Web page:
The City of Edmonton and other defendants in the Tim Hague boxing death lawsuit have denied any negligence and requested the claim to be dismissed in a statement of defence filed in July.
The Edmonton Economic Development Corporation (EEDC) acknowledges it was responsible for managing the Shaw Conference Centre at the time of the fight, but denied every allegation in the statement of claim, filed on behalf of Hague’s family on June 7.
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In a statement of defence filed July 22, the EEDC said it wasn’t involved in collecting medical documentation for Hague nor was it involved in any investigations or conclusions regarding his fitness to participate in combative sports or in allowing him to fight Adam Braidwood in that June 2017 match.
The document claims Hague assumed all risk of injury or death when he agreed to fight Braidwood and went through with the match. Scroll down to read the full statement of defence.
He “willingly, with full knowledge of his medical state and fitness, including his prior injuries, and with full knowledge of the risks, but without any involvement of EEDC, elected to enter into and proceed with the Braidwood fight thereby accepting or assuming all risks associated with it.
“EEDC states that the deceased’s actions were the sole cause of his death and that he was negligent, or willfully blind,” the statement of defence reads.
The EEDC denies any failure to have appropriate medical equipment in place. The city organization also denies that it had any obligation to arrange for medical staff or ambulances at the event.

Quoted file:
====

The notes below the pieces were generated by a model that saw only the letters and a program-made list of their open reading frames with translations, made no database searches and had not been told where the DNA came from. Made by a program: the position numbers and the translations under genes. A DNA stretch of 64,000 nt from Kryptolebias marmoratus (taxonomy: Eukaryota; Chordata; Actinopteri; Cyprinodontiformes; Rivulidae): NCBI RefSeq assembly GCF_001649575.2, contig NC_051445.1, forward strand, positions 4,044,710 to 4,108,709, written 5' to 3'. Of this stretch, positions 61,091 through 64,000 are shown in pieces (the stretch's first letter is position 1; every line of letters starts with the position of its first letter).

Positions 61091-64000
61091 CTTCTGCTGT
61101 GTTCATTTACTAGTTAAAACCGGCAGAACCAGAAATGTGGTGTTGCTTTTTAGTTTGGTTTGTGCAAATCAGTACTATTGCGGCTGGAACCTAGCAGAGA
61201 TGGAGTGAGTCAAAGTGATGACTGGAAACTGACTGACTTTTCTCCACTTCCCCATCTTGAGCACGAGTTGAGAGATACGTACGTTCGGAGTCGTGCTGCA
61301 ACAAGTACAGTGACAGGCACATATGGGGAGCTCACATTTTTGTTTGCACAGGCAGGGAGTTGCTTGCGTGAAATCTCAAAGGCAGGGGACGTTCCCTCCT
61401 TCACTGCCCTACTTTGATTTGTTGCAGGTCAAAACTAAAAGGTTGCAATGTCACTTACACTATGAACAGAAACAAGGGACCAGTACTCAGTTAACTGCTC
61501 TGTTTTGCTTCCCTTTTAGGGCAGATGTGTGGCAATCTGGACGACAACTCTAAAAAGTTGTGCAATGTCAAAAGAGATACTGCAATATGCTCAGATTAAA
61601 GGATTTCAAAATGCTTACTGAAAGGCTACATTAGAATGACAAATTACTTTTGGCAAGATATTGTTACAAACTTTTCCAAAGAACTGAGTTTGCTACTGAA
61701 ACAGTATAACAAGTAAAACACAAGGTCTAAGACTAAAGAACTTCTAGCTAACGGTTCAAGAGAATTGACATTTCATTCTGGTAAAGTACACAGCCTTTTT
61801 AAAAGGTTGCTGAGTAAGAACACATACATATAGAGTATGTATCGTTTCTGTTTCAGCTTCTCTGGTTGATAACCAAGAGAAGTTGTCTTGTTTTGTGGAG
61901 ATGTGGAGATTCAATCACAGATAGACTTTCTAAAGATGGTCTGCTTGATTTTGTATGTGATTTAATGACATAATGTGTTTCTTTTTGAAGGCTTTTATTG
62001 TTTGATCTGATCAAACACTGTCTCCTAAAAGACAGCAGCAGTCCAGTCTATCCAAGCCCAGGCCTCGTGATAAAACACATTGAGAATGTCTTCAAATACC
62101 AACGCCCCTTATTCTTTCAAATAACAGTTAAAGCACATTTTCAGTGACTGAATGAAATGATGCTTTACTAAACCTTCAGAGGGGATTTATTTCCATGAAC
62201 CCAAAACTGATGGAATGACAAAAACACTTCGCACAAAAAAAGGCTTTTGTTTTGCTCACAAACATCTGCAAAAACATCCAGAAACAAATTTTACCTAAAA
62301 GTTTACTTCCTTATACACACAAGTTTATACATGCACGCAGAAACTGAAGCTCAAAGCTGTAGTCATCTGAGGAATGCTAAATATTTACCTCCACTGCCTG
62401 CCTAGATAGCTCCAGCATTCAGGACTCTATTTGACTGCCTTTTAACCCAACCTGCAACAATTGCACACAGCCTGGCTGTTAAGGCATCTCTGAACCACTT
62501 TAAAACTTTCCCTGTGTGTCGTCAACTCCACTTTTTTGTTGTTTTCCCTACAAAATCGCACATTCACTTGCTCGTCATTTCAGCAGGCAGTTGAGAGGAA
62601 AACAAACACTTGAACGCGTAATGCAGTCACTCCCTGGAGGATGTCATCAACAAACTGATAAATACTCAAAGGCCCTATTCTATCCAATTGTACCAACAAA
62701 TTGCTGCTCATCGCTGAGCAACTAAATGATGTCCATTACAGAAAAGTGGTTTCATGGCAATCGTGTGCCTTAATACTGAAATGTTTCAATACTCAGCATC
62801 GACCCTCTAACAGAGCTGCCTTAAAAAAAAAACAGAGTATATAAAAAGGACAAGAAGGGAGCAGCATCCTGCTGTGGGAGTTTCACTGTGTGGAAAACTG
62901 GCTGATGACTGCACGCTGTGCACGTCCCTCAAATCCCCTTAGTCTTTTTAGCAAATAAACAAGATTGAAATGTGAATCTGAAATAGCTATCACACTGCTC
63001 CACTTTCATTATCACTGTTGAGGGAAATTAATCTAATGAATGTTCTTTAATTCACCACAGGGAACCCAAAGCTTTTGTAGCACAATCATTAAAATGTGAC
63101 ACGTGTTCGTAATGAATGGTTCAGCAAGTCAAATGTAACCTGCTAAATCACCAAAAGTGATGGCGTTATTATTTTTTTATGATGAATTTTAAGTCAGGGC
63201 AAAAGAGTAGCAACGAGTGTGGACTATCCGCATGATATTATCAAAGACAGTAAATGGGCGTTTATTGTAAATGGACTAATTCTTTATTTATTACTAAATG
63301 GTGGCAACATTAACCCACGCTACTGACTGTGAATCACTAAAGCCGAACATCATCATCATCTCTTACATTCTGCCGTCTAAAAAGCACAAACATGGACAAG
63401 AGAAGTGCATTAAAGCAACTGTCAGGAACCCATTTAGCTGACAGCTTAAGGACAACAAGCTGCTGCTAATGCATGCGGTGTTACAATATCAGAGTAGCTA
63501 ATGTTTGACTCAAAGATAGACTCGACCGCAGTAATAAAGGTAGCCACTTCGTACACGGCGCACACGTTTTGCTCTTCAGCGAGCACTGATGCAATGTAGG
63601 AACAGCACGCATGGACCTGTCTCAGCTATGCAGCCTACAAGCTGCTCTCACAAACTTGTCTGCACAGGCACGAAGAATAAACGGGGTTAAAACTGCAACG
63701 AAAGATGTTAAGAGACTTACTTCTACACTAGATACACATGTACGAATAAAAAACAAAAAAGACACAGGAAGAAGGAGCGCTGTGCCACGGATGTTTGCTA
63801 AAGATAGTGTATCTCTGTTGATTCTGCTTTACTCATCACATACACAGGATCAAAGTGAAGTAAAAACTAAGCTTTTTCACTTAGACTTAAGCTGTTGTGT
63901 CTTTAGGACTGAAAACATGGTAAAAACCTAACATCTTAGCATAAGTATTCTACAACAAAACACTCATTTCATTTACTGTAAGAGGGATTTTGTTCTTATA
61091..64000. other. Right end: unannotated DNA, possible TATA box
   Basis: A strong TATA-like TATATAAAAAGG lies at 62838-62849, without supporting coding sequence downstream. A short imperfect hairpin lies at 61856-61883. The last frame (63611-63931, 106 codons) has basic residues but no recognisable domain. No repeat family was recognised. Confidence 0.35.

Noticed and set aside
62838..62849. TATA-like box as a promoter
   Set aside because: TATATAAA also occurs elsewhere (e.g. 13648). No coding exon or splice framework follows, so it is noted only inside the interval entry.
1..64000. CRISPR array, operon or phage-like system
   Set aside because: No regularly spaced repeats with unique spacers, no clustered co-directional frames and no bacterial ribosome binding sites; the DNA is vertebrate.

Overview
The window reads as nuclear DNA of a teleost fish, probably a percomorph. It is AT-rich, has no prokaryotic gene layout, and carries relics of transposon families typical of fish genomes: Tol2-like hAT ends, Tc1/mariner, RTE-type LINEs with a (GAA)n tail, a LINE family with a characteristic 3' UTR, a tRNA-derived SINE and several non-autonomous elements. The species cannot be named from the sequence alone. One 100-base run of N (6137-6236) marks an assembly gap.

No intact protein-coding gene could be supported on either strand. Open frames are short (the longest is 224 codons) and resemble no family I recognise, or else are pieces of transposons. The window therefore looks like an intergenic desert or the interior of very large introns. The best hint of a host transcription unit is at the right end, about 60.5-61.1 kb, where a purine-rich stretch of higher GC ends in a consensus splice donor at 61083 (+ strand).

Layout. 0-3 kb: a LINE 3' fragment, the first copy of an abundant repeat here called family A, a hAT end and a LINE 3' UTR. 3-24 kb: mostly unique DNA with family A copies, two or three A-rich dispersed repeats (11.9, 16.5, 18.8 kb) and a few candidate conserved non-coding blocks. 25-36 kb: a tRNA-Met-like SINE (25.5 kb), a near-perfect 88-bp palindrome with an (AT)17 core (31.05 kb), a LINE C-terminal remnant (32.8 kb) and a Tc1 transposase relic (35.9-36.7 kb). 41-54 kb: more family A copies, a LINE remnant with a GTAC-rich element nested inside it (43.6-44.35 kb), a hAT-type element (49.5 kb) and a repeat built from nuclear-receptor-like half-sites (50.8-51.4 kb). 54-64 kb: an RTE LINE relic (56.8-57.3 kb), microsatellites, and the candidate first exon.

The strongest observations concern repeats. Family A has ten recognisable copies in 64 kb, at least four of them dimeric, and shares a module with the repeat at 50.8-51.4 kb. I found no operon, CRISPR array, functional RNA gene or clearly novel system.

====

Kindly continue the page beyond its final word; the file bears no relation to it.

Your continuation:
Watch below (Dec. 14, 2017): An independent report looking into the June death of Tim Hague after a fighting event in Edmonton has found some rules weren’t followed. Vinesh Pratap reports.
The statement of defence says if the plaintiffs (Hague’s estate) suffered any of the alleged losses or damages — which the EEDC denies — they “were caused solely by the negligence, or willful actions of the deceased,” including fighting when Hague “knew or ought to have known that he was not medically cleared or fit to fight,” competing in the match “when he may have been or should have been medically suspended by another jurisdiction,” ignoring medical advice warning him to avoid combative sports and “falsifying any statutory declaration of his fitness” in order to participate in a fight.
In closing, the EEDC denies the family’s claim that it is entitled to punitive damages. The lawsuit explains the Hague family was seeking damages in the amount of $4.27 million.
The city, the EEDC, the Edmonton Combative Sports Commission, K.O. Boxing, as well as a number of individual people, are named as defendants in the Hague family’s lawsuit.
It alleges the defendants allowed Hague to take part in “combative sports events when they knew or ought to have known that he should have been suspended.”
The document alleges the fight should have been stopped when it was clear Hague was “no longer in a position to adequately protect himself” and that there was a failure to “properly and reasonably evaluate and inquire” with Hague about whether he was able to keep fighting.
None of the allegations have been proven in court.
In December 2017, a third-party report looking into the death of the fighter, who was also a father and a teacher, made 18 recommendations, including that a provincial commission be created to oversee combative sports in Alberta.
That same month, Edmonton City Council put a moratorium on combative sports in place that was eventually lifted in February 2018.
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